Website operated outside European Union blocked
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For the first time, the Barcelona Criminal Court Number 32 has ordered the blocking of a website operated from outside the European Union as a precautionary measure (Case 5597/2007, December 17 2007, released in March 2008).
The owner of a well-known registered trademark filed suit against the owners of a Chinese website which sold and offered for sale counterfeit products. The trademark owner requested that the website be blocked.
In practice, blocking a website means that the domain name is made inaccessible to users who receive internet access (in this case, through Spanish servers). The claim was brought under Article 129 of the Spanish Criminal Code. Article 129 provides that, in addition to a penalty, certain additional measures may be taken, two of which are preventive in nature:
- closure of the defendant's company, business or establishment; or
- suspension of the defendant's company, organization or activities.
Despite recognizing that the blocking of a website is similar to either of these measures, the court highlighted the existence of a formal problem. Under the law, such measures can be taken only after a hearing where the following parties are present:
- the public prosecutor; and
- the owners or representatives of the company that will be affected by the measure.
Taking into account that the owner of the domain name at issue resided in Fujian (China), the court held that it would be impossible to organize such a hearing.
As the case could not be resolved under Article 129 of the Criminal Code, the court turned to EU law - more specifically, the E-commerce Directive (31/2000), which was implemented in Spain through Law 34/2002 (known as the Information Society and E-commerce Law).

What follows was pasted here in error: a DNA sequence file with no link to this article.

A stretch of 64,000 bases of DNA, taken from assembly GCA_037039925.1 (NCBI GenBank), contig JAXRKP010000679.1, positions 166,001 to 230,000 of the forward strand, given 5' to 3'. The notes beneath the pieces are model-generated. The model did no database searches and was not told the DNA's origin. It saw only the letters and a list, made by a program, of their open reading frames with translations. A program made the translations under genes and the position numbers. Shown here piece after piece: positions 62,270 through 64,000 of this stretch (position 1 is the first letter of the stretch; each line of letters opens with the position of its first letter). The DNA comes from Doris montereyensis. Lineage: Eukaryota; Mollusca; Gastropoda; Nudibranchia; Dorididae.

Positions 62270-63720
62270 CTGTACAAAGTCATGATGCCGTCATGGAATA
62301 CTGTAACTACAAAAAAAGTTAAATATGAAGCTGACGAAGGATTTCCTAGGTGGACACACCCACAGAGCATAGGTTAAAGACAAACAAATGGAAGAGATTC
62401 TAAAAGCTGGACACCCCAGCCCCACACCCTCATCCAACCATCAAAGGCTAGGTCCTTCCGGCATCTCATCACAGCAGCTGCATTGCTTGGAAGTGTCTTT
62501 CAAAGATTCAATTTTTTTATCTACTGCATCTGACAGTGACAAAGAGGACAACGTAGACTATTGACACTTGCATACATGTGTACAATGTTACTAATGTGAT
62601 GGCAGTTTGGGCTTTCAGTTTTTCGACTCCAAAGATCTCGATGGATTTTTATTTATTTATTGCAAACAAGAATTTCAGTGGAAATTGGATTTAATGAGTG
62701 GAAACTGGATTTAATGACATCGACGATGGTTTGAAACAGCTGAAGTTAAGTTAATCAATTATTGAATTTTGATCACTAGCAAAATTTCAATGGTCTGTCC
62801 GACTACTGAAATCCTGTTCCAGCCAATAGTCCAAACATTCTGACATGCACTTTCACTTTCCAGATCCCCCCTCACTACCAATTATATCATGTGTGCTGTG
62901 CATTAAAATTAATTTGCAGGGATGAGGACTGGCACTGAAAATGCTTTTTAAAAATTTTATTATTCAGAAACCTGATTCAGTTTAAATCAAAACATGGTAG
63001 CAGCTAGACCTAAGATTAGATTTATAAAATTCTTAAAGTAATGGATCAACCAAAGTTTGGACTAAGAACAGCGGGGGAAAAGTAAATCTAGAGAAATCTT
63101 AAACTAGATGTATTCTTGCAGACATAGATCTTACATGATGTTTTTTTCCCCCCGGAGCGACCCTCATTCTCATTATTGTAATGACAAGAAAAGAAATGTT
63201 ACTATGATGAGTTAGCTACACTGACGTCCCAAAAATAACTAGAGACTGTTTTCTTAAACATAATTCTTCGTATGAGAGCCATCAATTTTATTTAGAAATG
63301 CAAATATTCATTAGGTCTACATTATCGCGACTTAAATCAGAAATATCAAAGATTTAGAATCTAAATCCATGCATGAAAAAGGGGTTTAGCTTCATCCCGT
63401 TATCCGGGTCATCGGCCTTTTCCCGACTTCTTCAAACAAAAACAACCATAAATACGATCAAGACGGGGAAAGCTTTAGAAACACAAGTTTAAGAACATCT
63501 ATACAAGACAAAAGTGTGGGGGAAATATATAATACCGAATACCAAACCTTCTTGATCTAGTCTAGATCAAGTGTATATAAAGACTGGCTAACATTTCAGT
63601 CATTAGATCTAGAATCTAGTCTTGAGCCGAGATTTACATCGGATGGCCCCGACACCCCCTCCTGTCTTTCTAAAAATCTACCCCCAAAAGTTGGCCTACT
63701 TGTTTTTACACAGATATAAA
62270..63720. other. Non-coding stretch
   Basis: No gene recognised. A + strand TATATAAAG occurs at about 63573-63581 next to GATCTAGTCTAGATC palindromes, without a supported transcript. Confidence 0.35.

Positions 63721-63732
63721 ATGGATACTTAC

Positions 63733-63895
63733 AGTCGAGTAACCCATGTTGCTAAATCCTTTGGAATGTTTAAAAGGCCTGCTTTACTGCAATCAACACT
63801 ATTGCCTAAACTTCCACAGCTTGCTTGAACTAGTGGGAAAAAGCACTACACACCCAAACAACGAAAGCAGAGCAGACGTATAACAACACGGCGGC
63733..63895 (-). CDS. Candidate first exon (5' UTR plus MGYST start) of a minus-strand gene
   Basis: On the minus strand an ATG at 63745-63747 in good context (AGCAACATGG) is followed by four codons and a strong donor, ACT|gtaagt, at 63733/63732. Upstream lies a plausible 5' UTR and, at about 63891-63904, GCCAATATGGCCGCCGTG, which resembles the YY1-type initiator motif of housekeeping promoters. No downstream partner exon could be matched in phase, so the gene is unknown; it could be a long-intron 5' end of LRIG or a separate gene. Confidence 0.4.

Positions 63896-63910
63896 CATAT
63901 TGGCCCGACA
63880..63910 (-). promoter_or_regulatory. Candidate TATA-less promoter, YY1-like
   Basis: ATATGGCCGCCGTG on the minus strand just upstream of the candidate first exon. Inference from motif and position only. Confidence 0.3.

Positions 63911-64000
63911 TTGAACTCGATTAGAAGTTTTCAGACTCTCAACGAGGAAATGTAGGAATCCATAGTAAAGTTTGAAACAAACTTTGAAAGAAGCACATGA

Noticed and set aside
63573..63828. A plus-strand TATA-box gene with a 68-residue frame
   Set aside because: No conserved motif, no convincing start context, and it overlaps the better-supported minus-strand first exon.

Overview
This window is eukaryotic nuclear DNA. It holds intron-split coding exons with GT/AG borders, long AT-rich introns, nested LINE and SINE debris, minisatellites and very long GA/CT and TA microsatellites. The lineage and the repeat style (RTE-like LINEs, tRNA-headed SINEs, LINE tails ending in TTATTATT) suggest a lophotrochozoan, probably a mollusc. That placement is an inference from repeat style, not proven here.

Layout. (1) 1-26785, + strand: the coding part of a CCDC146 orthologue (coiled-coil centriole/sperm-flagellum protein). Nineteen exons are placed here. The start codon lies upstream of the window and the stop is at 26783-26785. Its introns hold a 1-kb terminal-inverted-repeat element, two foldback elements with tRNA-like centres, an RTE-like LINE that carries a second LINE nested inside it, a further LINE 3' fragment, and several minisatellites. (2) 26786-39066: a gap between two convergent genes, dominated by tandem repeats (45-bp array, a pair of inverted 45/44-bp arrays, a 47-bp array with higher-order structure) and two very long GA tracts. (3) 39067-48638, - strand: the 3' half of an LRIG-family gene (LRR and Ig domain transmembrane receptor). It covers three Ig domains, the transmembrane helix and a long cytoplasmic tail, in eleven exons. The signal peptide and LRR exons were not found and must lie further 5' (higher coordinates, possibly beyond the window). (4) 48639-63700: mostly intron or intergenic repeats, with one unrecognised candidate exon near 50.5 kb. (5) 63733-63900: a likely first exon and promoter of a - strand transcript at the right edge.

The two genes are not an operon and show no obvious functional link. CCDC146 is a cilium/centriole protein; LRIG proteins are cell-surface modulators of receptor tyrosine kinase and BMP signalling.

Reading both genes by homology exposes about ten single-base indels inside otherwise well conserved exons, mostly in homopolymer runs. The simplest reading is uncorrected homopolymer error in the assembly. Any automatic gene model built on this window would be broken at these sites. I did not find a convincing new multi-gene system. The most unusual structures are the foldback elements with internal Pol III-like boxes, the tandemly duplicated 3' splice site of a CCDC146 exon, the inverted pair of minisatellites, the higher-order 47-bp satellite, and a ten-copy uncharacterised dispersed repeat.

The Information Society and E-commerce Law imposes obligations and responsibilities (in general, obligations of cooperation) on internet service providers, but not on domain name owners. Specifically, Article 8 of the law provides for the possibility of restricting the provision of internet services where:
- a criminal investigation is taking place; or
- the protection of consumers and/or users is being jeopardized.
According to the court, the present case fell within either of these two provisions. The court emphasized that precautionary measures must be objective, proportional and non-discriminatory. In the case at hand, the court found that the blocking of the website was objective based on the evidence of criminal activity uncovered by the police investigation. It also found that the measure was proportional, holding that the losses that the domain name owner might suffer due to the cessation of its activity within the Spanish territory was balanced by the losses incurred by the trademark rights owner. The court did not assess the requirement of non-discrimination; it is understood that the court tacitly agreed that this requirement had been met.
Based on the foregoing, the court ordered the blocking of the website at issue until the conclusion of the investigative phase of the proceedings.
Marta Giménez-Zapiola, Grau & Angulo, Barcelona
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